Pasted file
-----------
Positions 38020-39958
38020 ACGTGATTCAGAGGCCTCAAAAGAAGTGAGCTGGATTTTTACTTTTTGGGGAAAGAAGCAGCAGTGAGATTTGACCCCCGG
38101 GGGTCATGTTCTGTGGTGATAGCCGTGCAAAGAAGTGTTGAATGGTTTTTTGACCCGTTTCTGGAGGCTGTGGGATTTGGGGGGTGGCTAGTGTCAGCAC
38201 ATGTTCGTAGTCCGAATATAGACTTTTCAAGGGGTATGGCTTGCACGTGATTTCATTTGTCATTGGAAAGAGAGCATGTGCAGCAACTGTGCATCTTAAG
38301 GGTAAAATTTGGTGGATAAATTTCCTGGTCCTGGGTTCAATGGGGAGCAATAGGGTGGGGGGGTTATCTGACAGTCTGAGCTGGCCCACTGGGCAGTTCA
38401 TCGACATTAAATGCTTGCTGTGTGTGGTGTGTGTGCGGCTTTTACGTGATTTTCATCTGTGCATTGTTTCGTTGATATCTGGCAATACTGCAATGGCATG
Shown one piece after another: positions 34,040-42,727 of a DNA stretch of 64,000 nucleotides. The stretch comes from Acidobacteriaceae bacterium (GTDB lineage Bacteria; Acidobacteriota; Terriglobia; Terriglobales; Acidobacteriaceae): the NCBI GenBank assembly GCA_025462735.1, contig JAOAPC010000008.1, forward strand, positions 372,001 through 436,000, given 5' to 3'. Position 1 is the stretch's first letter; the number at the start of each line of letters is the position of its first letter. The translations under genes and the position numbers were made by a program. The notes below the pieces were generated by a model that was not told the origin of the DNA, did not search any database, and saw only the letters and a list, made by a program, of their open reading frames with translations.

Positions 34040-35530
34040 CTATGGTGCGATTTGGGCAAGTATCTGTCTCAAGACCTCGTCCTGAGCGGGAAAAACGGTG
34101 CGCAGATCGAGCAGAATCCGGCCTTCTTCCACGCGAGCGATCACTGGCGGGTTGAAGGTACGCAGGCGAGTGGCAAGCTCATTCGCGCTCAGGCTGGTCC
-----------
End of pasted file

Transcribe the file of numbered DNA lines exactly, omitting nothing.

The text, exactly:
Positions 38020-39958
38020 ACGTGATTCAGAGGCCTCAAAAGAAGTGAGCTGGATTTTTACTTTTTGGGGAAAGAAGCAGCAGTGAGATTTGACCCCCGG
38101 GGGTCATGTTCTGTGGTGATAGCCGTGCAAAGAAGTGTTGAATGGTTTTTTGACCCGTTTCTGGAGGCTGTGGGATTTGGGGGGTGGCTAGTGTCAGCAC
38201 ATGTTCGTAGTCCGAATATAGACTTTTCAAGGGGTATGGCTTGCACGTGATTTCATTTGTCATTGGAAAGAGAGCATGTGCAGCAACTGTGCATCTTAAG
38301 GGTAAAATTTGGTGGATAAATTTCCTGGTCCTGGGTTCAATGGGGAGCAATAGGGTGGGGGGGTTATCTGACAGTCTGAGCTGGCCCACTGGGCAGTTCA
38401 TCGACATTAAATGCTTGCTGTGTGTGGTGTGTGTGCGGCTTTTACGTGATTTTCATCTGTGCATTGTTTCGTTGATATCTGGCAATACTGCAATGGCATG
Shown one piece after another: positions 34,040-42,727 of a DNA stretch of 64,000 nucleotides. The stretch comes from Acidobacteriaceae bacterium (GTDB lineage Bacteria; Acidobacteriota; Terriglobia; Terriglobales; Acidobacteriaceae): the NCBI GenBank assembly GCA_025462735.1, contig JAOAPC010000008.1, forward strand, positions 372,001 through 436,000, given 5' to 3'. Position 1 is the stretch's first letter; the number at the start of each line of letters is the position of its first letter. The translations under genes and the position numbers were made by a program. The notes below the pieces were generated by a model that was not told the origin of the DNA, did not search any database, and saw only the letters and a list, made by a program, of their open reading frames with translations.

Positions 34040-35530
34040 CTATGGTGCGATTTGGGCAAGTATCTGTCTCAAGACCTCGTCCTGAGCGGGAAAAACGGTG
34101 CGCAGATCGAGCAGAATCCGGCCTTCTTCCACGCGAGCGATCACTGGCGGGTTGAAGGTACGCAGGCGAGTGGCAAGCTCATTCGCGCTCAGGCTGGTCC